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Old 05-12-2012, 03:31 PM   #1
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Default Second Runnings pH

Just tried out my pH meter for the first time. Calibrated it with a buffer solution. Took samples of first and second runnings (batch sparging). The first runnings came in at 5.6. The second runnings after the sparge came in at 6.0. I realize that next time a little acid malt would probably help. But, for now, do you think I will end up have tannin extraction from the sparge?

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Old 05-12-2012, 04:51 PM   #2
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Just tried out my pH meter for the first time. Calibrated it with a buffer solution. Took samples of first and second runnings (batch sparging). The first runnings came in at 5.6. The second runnings after the sparge came in at 6.0. I realize that next time a little acid malt would probably help. But, for now, do you think I will end up have tannin extraction from the sparge?
No, 6.0 is a good maximum target for the sparge pH. You'll be fine.
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Old 05-12-2012, 05:12 PM   #3
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How hot was the sparge? It takes pH over 6 and water over 170 to extract tannins.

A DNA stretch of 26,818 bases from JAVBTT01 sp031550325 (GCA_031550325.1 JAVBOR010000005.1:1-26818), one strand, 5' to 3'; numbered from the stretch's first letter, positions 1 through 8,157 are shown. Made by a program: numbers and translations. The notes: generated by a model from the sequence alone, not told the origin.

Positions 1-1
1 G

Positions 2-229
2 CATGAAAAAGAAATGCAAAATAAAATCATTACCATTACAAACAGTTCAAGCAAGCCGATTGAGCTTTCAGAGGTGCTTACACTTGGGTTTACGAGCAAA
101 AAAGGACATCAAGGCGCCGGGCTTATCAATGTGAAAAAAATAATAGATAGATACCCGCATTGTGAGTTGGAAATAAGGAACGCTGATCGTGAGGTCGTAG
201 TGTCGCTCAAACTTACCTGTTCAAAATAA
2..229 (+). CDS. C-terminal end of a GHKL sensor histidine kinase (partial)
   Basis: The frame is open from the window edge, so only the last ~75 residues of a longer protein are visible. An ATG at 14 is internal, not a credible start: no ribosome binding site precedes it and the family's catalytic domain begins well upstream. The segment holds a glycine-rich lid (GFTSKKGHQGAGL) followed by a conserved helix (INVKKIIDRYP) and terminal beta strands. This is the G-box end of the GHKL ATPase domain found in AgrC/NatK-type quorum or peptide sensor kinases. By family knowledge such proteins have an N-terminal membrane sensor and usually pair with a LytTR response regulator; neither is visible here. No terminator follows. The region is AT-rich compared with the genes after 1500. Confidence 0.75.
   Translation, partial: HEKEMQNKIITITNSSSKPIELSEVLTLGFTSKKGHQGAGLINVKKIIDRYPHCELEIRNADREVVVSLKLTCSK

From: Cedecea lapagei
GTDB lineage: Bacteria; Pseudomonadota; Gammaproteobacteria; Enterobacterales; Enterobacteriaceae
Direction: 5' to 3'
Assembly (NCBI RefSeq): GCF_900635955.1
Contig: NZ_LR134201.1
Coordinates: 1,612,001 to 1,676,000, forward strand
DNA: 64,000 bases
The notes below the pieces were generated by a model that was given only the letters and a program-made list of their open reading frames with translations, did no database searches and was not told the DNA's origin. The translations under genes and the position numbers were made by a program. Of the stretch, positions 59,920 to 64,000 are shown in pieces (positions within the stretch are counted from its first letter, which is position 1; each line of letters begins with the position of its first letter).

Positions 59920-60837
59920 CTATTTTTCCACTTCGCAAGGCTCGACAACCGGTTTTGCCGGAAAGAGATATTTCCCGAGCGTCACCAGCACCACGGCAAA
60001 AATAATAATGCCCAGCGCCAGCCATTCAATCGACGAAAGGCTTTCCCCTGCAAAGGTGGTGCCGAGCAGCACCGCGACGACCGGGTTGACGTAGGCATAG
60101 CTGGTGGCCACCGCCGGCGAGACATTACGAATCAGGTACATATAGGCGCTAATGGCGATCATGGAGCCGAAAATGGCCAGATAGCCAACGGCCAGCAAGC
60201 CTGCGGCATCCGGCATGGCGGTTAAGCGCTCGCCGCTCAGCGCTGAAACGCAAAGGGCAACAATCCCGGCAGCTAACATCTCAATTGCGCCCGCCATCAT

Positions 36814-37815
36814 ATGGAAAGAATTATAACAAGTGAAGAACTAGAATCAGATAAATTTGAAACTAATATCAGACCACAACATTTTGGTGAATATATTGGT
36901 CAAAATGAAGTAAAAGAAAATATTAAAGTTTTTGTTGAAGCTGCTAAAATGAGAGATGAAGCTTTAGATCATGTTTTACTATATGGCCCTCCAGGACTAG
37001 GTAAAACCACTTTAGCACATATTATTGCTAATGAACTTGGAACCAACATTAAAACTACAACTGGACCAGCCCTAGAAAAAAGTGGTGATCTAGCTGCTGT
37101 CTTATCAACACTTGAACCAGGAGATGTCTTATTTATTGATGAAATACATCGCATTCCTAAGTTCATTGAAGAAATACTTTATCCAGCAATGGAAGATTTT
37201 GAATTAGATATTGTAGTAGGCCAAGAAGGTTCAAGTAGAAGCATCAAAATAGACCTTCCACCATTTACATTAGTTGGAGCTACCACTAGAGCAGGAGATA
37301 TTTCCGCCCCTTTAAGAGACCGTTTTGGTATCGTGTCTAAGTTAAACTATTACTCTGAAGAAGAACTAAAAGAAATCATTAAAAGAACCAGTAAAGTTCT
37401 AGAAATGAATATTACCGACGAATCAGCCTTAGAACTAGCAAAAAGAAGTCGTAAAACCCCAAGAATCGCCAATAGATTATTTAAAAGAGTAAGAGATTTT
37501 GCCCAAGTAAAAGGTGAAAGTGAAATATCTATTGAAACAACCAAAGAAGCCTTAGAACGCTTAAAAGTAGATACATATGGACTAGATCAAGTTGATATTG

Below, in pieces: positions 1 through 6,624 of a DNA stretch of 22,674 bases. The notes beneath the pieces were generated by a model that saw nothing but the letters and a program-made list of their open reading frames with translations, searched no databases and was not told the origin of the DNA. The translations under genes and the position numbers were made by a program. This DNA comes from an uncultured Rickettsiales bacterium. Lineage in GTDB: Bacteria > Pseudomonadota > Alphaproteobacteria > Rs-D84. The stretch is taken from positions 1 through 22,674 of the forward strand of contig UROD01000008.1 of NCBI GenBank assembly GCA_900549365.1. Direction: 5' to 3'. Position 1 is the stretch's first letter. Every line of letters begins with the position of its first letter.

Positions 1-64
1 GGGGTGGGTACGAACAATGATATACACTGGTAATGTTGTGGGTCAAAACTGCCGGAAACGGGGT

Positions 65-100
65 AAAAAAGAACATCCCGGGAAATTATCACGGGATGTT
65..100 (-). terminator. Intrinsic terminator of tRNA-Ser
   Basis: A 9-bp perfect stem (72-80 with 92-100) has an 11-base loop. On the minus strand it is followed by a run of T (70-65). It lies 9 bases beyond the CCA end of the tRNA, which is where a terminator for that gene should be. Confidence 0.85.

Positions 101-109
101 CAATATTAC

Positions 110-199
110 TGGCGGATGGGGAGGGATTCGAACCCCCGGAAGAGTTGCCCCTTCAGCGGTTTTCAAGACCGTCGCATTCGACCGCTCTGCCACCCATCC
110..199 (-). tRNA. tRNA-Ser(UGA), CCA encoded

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Old 05-12-2012, 05:19 PM   #4
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Oh that's good. The sparge temp was about 165. Thanks for the replies. How much above 6 do you have to get before off flavors become an issue? For example, if you are sparging at 175 and 6.2 pH are the tannins going to be noticeable? Or do you really have to push it well above the limit?

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Old 05-12-2012, 05:29 PM   #5
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Hopefully the sparge water had low alkalinity. That helps prevent tannin extraction. Be sure to acidify the sparge water to reduce alkalinity if the tap water has high alkalinity. Bru'n Water has the tool for figuring out your sparge water acidification.

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Old 05-13-2012, 12:57 AM   #6
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How hot was the sparge? It takes pH over 6 and water over 170 to extract tannins.
I don't think that is the case at all. I am sure you can extract tannins at mash temps if the pH is too high.

The temperature isn't very important, but the pH is very important. You can boil grain and not extract tannins, IF the pH is right.

But if you oversparge, even with 150 degree water, you will extract tannins due to a rise in the pH.
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Old 05-13-2012, 12:50 PM   #7
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Quoting John Palmer in "How to Brew", he has this to say.

"The analogy to a tea bag is a good one in that if the grain is left in for too long (hours), astringent tannin compounds (a.k.a. phenols) can be extracted from the grain husks. The compounds give the wort a dry puckering taste, much like a black tea that has been left to steep too long. The extraction of tannins is especially prevalent if the water is too hot - above 170°F. Previous practices regarding the use of specialty grains had the brewer putting the grain in the pot and bringing it to a boil before removal. That method often resulted in tannin extraction."